Ella Fitzgerald once had to introduce an act who was appearing after her on the show as ‘the world’s greatest song and dance spoons man’. She laughed and laughed and simply couldn’t do it.

On the 23rd of February 1959 a very gaunt and very unsteady Billie Holiday was helped up on stage and performed three songs. Strange Fruit, Please Don’t Talk About Me When I’m Gone and I Loves You Porgy. Luckily for us the shows were by then being recorded but they proved to be the last she ever made and she died just five months later of cirrhosis of the liver in a New York hospital on 17th July. Only Strange Fruit and I Loves You Porgy still survive.

Billie Holiday – I Loves You Porgy

The Chelsea Palace was shamefully demolished by developers in 1966 after Granada vacated the premises. If one day you’re buying a sofa in Heals which is situated on the corner of the King’s Road and Sydney Street where the Chelsea Palace once stood, you might take a few moments to note that one of the world’s greatest ever singers sang a few songs maybe just where you’re standing.

Heals today and not the Chelsea Palace

King’s Road in 1967

By the time the Chelsea Palace was demolished the miniskirt was ubiquitous on the King’s Road and pretty well everywhere else. In the ten years since she and APK had opened Bazaar she had become an international success. Quant and her clothes were an integral part of the so-called Swinging London. At the age of 32, dressed of course in a miniskirt, she received an OBE from the Queen.

Brilliant Pathé footage of Mary Quant in 1967

Loudon Wainwright who wrote a column for Life magazine and was based in London

In 1967 Loudon Wainwright, father of Loudon Wainwright III and grandfather to Rufus and Martha was working in London for Life magazine. In his column called ‘The View From Here’ he wrote:

Until very recently one of my least crucial handicaps has been a sort of built-in propriety which, for example has forced me to avert my eyes whenever I say that a lady was going to have difficulty with her skirt. By difficulty I mean that the skirt was threatening to go up too high – in a chair, in the wind, as its owner disembarked from a taxi.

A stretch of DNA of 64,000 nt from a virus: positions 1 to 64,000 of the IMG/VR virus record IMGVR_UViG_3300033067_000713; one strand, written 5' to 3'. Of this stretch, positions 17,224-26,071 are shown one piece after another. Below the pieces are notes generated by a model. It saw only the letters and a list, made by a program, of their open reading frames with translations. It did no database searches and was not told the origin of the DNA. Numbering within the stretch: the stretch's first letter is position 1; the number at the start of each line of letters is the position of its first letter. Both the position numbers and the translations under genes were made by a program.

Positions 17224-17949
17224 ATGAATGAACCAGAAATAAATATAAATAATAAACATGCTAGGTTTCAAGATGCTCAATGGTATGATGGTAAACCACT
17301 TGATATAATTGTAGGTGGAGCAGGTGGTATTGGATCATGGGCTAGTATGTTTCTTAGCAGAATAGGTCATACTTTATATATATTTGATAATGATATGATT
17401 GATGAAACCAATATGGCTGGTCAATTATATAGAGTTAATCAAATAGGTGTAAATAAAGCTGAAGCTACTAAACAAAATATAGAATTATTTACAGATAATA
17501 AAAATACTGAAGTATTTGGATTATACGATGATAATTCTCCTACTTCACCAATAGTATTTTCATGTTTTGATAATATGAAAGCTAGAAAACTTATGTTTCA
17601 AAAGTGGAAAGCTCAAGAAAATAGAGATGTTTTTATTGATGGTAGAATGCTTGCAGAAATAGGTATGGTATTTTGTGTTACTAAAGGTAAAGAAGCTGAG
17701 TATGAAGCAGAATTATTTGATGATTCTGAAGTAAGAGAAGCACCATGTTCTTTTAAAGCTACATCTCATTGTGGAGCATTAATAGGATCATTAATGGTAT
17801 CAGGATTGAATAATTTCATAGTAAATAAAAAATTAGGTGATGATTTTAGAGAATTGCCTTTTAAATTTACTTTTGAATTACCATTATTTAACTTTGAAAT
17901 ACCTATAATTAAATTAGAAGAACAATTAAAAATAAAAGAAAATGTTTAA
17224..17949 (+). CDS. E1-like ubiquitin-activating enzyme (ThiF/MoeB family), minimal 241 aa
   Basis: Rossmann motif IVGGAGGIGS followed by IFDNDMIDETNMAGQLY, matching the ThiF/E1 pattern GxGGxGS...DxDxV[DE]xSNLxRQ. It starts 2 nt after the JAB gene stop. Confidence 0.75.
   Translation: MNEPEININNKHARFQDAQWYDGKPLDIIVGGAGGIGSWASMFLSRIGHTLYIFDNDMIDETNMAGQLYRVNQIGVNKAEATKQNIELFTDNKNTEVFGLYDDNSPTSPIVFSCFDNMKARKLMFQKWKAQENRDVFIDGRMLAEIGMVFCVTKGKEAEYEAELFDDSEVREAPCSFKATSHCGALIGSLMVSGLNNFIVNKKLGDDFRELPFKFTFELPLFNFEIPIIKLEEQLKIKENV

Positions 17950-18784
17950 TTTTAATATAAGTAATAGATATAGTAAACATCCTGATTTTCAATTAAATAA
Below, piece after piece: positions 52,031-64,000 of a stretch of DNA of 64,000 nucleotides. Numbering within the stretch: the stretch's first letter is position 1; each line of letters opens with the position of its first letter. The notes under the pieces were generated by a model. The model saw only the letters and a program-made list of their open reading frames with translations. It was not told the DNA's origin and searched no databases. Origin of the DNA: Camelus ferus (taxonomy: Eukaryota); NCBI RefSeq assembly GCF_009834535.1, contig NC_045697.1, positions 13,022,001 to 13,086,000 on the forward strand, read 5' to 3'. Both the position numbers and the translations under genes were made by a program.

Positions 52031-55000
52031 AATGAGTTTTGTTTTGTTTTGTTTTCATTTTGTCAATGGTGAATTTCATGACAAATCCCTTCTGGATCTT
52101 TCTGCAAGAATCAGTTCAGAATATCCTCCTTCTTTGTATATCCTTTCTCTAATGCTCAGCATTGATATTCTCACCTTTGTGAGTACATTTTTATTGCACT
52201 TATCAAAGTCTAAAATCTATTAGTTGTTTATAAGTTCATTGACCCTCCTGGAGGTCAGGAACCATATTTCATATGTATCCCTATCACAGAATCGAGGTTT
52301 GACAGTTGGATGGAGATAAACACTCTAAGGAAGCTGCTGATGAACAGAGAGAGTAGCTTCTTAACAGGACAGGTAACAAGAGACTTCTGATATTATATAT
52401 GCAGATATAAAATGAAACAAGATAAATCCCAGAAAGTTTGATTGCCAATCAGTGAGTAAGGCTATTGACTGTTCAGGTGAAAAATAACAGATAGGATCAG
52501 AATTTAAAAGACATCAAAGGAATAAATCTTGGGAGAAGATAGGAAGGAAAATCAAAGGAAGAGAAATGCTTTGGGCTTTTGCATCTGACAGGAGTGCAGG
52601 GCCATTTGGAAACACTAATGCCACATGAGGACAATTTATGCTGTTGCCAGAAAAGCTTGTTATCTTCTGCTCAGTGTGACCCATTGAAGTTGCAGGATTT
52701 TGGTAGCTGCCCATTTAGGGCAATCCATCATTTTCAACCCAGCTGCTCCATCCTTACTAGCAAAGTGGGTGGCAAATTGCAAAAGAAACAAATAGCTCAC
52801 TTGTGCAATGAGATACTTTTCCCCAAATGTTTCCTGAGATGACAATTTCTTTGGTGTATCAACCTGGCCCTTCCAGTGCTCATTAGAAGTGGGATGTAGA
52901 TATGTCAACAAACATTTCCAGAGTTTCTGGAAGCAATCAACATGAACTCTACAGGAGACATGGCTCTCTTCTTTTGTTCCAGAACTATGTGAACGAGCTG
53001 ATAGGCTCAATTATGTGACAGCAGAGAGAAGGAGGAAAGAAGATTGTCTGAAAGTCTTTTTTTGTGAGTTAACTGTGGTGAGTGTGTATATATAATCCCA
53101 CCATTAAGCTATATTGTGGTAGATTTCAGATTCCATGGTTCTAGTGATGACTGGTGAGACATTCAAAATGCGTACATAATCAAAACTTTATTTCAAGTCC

Loudon continues…

I’m not sure how this propriety has survived the miniskirt fashions…but a few days of lovely spring weather in London have abolished it forever. The balmy sunshine there brought out the miniskirts in mind-reeling profusion. The town was positively atwinkle with thighs…the training of years misspent in the useless protection of female modesty betrayed me, and I had to learn how to stare. Yet soon the delightful truth that I was supposed to notice -  burst upon me..

A few months later Mary Quant was interviewed in the Guardian

That’s the thing about today’s fashions – they’re sexy to look at but really more puritan than they’ve ever been. In European countries where they ban mini-skirts in the streets and say they’re an invitation to rape, they don’t understand about stocking tights underneath.

Miniskirts and men outside Bazaar in 1966/7

Mary Quant and APG in 1964

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James Earl Ray’s Arrest at Heathrow in 1968

Saturday, November 21st, 2009
James Earl Ray's passport photos

James Earl Ray’s passport photos 1968

At 11 o’clock in the morning on Saturday, June 8th 1968 an immigration officer at Heathrow Airport took a look at a passenger’s Canadian passport, looked up and said casually;

“Would you please step into our office for some routine questions, Mr Sneyd”.

The man he called Mr Sneyd offered no protest and followed him into the office but when he saw a policeman in the room all he could say was, “Oh God, I feel so trapped”. The bespectacled Mr Sneyd was found to not only have another passport on his person but also a .38 caliber revolver stuffed in his back pocket.

An hour later Scotland Yard’s Detective Chief Superintendent Tommy Butler, a man who had become well known to the British public after the arrest of the Great Train Robbers four years previously and not particularly prone to shyness when it came to publicity, arrived at Heathrow to make the arrest. The observant immigration official’s initial suspicions were confirmed by the senior policeman and fingerprints proved that Sneyd was, in reality, Illinois-born 40 year old James Earl Ray – the escaped convict accused of assassinating Martin Luther King on April 4 in Memphis Tennessee.

Martin Luther King with Lyndon Johnson in the background

Martin Luther King with Lyndon Johnson in the background

Heathrow in 1968

Heathrow in 1968

Air Traffic Control at Heathrow in 1968

Air Traffic Control at Heathrow in 1968

The bloody balcony in Memphis where Martin Luther King was assassinated

The bloody balcony in Memphis where Martin Luther King was assassinated

Four days after he had fired the Remington rifle that had killed Dr King, Ray drove across the Canadian border and rented a room in Toronto. It was well-known amongst American prisoners, and Ray had been an habitual but unsuccessful criminal pretty well all his adult life, that it was ludicrously easy to get a Canadian passport. All you really had to do, essentially, was swear that you were Canadian and ask for one. Ray requested a passport under the name of Ramon George Sneyd – a Toronto policeman whose name was probably picked at random from a city directory. On May 6 he flew on a BOAC plane to London and on the following day he flew on to Portugal.